The Book of Awakening by Mark Nepo
Review by By Pat Weeks
This month many of us will be looking for a special gift to give family members and friends. I would like to recommend a beautiful book, The Book of Awakening by Mark Nepo. It is a perfect book in which to start the new year. (Reverend Ogun referred to it in a recent Sunday talk.) It has deeply insightful reading for each day of the year—each reading contains hard-won truths, stories, and experiences that Mark Nepo offers the reader in hopes that the book will become a “soul friend.” It is beautifully written with profound truths on every page.
His own experiences of a difficult childhood and painful relationship with his parents, his developing and survival from a rare form of lymphoma (losing a rib in the process), and his emerging spirituality have shaped his life and career as a writer, poet, philosopher, and speaker. His daily offerings are truly inspiring in their honesty,
He feels that to live our lives authentically and to stay close to the sacred, we have to give up what no longer works. We all have difficult obstacles in our daily lives, but it is important, he feels, to not to resist that pain but to let it pass right through you. When a butterfly emerges from a cocoon, the cocoon can be released because it has served its purpose. He feels we are all broken open by life, but we can willfully shed what no longer works in order to stay close to the sacred. Rather than dwelling on those experiences in the past that have hurt you, it is important to know that it is those experiences that there are blessings. He says, “I know this to be true. From broken marriages, to losing a rib to cancer, to being laid off after eighteen years of teaching, there has always been a gift waiting for me once the ache and fear and grief have settled.”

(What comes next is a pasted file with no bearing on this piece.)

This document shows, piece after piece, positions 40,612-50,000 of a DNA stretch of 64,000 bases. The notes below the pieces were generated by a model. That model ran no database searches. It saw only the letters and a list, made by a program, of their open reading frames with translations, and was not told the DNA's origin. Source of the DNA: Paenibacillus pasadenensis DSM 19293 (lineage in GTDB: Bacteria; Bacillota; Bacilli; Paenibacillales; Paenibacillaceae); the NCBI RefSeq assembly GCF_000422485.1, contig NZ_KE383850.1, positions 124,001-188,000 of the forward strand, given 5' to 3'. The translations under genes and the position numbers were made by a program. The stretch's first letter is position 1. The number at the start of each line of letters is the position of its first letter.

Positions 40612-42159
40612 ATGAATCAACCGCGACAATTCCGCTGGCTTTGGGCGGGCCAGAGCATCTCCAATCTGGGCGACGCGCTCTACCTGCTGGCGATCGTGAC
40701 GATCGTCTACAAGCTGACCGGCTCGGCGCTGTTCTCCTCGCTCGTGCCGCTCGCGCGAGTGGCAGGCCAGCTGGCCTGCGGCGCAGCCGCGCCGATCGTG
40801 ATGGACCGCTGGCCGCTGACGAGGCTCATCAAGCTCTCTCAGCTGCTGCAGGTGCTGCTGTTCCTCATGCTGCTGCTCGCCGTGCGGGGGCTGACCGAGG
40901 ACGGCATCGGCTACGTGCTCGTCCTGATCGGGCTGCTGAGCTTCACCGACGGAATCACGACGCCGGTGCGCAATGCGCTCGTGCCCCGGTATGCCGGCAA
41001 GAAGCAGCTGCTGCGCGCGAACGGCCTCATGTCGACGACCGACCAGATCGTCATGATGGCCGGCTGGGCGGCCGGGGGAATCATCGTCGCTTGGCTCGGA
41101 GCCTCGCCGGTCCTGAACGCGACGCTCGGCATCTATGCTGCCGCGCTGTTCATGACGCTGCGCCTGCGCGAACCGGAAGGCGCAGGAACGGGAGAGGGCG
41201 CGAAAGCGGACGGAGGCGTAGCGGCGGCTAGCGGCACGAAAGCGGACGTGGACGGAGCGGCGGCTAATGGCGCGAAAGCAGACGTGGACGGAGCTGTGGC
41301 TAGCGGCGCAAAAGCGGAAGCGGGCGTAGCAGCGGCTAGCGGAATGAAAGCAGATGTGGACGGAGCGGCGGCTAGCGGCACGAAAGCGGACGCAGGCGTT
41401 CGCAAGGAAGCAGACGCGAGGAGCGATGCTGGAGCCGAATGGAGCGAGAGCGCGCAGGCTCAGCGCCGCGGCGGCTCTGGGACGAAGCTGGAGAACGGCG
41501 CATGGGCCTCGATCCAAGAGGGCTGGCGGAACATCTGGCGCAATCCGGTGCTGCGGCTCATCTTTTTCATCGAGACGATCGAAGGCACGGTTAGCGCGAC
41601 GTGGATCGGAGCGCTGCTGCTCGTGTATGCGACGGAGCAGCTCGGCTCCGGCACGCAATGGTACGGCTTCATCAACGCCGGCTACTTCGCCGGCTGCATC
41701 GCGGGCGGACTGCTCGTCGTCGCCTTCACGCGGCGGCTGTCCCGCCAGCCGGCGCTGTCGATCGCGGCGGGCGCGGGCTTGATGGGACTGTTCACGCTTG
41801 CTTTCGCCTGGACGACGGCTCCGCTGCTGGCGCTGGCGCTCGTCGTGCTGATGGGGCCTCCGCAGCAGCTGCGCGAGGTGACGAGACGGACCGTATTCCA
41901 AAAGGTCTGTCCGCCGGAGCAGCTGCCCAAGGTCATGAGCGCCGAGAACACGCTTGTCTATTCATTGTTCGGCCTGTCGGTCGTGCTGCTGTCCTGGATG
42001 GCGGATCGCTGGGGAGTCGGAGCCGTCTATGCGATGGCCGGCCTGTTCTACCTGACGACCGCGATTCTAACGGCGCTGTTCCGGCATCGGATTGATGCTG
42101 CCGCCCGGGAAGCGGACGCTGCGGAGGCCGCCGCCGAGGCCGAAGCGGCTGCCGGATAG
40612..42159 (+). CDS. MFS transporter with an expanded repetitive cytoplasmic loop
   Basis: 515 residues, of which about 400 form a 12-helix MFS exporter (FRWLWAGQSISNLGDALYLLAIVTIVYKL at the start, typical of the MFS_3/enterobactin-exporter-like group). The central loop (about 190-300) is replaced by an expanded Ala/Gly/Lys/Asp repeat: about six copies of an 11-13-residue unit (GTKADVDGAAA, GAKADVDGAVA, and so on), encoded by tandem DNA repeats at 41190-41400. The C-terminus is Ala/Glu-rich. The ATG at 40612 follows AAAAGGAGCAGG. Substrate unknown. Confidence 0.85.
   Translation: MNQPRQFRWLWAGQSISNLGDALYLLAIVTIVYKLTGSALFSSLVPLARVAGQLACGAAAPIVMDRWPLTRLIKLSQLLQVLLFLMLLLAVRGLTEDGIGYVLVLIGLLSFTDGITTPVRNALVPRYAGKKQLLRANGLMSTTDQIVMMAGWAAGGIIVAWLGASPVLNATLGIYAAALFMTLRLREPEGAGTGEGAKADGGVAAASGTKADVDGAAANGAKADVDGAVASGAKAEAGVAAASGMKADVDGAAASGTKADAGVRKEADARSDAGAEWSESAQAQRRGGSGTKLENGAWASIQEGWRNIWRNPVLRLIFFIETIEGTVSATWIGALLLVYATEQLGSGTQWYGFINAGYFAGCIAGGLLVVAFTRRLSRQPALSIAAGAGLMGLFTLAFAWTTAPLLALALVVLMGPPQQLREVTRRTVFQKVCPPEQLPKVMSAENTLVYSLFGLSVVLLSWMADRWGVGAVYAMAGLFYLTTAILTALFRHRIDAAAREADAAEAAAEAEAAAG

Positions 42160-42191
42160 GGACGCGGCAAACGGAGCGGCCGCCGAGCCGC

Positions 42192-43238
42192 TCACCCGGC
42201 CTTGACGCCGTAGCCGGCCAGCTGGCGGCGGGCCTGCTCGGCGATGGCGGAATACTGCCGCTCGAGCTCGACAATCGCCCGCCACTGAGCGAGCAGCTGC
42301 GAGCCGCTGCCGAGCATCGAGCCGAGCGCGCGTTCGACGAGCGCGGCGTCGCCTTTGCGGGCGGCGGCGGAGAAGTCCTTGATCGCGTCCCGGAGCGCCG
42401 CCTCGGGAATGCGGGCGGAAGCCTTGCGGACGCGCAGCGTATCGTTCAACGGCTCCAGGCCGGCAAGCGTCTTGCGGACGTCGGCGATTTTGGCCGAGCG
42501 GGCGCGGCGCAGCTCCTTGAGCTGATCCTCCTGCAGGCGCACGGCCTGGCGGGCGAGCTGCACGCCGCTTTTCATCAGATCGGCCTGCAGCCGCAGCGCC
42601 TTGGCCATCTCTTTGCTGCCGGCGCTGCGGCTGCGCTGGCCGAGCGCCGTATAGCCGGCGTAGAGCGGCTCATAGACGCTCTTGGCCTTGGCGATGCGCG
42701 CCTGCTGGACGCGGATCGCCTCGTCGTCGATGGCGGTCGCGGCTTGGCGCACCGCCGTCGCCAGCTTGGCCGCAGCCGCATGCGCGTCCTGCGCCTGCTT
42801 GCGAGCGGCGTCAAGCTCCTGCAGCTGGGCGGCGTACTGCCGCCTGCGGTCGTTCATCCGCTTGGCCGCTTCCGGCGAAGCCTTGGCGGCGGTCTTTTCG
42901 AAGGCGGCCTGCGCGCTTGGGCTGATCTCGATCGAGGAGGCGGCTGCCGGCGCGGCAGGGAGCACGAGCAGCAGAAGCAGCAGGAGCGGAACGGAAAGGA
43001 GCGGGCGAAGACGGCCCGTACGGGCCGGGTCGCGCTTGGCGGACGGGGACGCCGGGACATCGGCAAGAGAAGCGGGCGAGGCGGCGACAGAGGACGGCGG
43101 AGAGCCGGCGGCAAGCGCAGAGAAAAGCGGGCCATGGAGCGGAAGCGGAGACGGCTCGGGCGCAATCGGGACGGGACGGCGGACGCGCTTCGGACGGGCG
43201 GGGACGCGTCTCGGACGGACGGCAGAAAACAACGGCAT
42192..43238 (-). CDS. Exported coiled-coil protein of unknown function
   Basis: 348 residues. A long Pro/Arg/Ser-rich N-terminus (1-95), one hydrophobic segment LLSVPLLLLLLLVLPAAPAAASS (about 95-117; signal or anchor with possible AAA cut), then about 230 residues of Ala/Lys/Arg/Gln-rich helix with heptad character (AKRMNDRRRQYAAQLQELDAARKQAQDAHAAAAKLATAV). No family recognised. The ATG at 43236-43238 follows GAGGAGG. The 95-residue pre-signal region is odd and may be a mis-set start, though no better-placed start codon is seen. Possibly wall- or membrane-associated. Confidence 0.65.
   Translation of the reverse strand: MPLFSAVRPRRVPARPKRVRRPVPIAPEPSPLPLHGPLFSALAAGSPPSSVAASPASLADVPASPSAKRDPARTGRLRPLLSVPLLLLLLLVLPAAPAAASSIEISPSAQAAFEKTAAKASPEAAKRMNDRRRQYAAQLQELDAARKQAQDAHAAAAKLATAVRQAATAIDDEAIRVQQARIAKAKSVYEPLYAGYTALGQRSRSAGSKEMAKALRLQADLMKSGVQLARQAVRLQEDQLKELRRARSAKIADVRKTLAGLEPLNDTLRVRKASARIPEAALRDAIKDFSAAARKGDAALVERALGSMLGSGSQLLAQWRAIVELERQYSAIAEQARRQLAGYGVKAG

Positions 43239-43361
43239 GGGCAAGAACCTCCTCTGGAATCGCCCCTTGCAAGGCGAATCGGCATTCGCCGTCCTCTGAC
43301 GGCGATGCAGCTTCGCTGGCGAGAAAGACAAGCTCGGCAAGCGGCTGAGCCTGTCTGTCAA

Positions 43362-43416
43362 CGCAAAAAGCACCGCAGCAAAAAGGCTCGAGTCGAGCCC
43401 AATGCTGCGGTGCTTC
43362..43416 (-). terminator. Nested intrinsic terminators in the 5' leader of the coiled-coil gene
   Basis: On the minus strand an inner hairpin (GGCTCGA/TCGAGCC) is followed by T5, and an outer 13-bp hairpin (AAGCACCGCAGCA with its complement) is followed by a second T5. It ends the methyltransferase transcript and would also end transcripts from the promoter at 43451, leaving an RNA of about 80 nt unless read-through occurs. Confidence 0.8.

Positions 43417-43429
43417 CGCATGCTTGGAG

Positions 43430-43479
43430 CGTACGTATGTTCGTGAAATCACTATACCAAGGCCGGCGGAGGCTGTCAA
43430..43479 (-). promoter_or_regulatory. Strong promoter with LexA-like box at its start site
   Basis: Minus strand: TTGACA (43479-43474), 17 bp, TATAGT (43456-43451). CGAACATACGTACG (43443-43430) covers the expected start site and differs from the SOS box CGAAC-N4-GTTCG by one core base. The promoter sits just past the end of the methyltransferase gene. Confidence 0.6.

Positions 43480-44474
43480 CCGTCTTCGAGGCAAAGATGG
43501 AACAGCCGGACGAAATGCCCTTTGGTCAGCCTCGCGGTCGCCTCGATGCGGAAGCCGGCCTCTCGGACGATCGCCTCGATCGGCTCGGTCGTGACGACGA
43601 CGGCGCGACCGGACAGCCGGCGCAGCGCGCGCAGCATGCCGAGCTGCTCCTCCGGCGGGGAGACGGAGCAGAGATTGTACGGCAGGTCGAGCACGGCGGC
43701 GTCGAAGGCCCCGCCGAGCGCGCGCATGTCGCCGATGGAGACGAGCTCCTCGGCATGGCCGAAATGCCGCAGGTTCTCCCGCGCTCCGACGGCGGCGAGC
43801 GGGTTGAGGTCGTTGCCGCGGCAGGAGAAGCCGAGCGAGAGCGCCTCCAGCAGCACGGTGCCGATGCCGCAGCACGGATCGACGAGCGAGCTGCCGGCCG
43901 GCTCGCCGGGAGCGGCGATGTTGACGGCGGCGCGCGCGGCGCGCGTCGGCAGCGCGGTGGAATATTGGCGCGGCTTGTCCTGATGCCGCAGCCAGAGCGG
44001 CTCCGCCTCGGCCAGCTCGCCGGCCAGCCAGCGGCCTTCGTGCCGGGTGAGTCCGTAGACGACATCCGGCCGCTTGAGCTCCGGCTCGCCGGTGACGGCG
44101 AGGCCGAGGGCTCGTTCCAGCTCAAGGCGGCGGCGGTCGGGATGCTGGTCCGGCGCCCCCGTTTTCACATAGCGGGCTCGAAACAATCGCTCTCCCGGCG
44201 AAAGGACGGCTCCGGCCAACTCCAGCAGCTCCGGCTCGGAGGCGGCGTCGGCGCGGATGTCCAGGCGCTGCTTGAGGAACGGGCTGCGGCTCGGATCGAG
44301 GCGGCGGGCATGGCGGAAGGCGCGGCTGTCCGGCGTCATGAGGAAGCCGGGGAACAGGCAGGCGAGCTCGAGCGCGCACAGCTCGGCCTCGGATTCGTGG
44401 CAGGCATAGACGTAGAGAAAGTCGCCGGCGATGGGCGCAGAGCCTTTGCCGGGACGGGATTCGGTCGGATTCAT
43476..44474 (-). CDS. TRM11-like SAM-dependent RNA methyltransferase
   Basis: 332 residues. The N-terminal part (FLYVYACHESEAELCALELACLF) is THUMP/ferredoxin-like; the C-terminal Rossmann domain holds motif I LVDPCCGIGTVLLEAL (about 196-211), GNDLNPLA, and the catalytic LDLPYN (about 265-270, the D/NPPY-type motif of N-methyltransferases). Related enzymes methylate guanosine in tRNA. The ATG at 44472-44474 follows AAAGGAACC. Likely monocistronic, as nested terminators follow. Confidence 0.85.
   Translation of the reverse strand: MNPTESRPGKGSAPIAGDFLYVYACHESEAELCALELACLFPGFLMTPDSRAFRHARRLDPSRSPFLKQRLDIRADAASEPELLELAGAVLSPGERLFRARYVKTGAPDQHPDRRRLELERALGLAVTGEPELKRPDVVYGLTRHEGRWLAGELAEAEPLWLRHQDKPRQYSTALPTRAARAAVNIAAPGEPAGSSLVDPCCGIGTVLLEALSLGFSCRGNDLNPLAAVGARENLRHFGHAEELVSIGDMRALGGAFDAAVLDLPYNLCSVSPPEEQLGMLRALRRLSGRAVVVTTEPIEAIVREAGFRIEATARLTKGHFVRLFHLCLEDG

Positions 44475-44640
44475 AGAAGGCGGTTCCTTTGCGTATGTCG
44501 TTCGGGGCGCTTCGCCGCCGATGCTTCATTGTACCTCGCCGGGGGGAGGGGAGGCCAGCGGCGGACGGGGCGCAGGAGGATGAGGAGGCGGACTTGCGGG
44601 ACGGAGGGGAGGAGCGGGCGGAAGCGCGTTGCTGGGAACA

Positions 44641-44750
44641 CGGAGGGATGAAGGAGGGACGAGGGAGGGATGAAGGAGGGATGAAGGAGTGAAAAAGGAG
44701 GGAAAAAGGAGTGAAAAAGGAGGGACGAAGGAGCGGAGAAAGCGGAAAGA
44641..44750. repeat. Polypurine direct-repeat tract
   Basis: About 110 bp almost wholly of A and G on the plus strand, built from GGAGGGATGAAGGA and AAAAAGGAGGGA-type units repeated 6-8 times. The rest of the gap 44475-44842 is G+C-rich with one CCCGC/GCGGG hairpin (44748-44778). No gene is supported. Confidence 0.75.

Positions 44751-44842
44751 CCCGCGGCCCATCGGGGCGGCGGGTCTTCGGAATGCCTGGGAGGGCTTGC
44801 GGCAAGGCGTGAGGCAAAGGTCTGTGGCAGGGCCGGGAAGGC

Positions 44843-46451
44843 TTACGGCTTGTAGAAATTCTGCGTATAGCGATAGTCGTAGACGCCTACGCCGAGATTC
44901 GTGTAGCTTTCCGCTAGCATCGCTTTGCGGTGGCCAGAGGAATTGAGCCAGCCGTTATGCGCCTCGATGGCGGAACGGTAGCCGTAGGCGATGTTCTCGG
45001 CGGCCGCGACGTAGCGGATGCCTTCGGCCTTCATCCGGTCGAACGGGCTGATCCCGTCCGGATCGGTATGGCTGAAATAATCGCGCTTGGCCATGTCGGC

He feels that there has been too much time spent in arguing about the primacy of one spiritual path or set of beliefs over another—that the world needs its diversity and that each set of authentic seeking needs to be respected and accepted. (In nature, a bee does not tell other insects that they must follow the bee path of pollinating flowers—but, instead, the bee follows the its own path and lets all other forms of life follow theirs in order the create the individual marvelous, complicated patterns of life that join to create the whole of wondrous being.)
He illustrates his points with great stories. In talking about our wanting everything to be perfect and how it often hinders our ability to take advantage of possibilities, he tells the tale of an Alaskan traveler who wanted to go to Miami, Florida. A trucker stops and offers him a ride and says that he is only going as far as Fort Lauderdale. The traveler turns him down, and the trucker goes on his way, leaving the traveler by the roadside.
In another daily passage, he notes that sometimes he awakens with a dark cloud around his heart and it dulls everything. But just because he can’t make it to the light that day doesn’t mean that the light has vanished. Sometimes faith can be defined by effort to believe in light when we’re covered by clouds. Just because we feel that the sun will never come out again doesn’t mean that the sun has stopped burning in light.
This book gives so many spiritual insights and tools for transformation and are a wonderful addition to one’s day. The daily readings don’t take long and truly serve, as the title implies, as a book of awakening.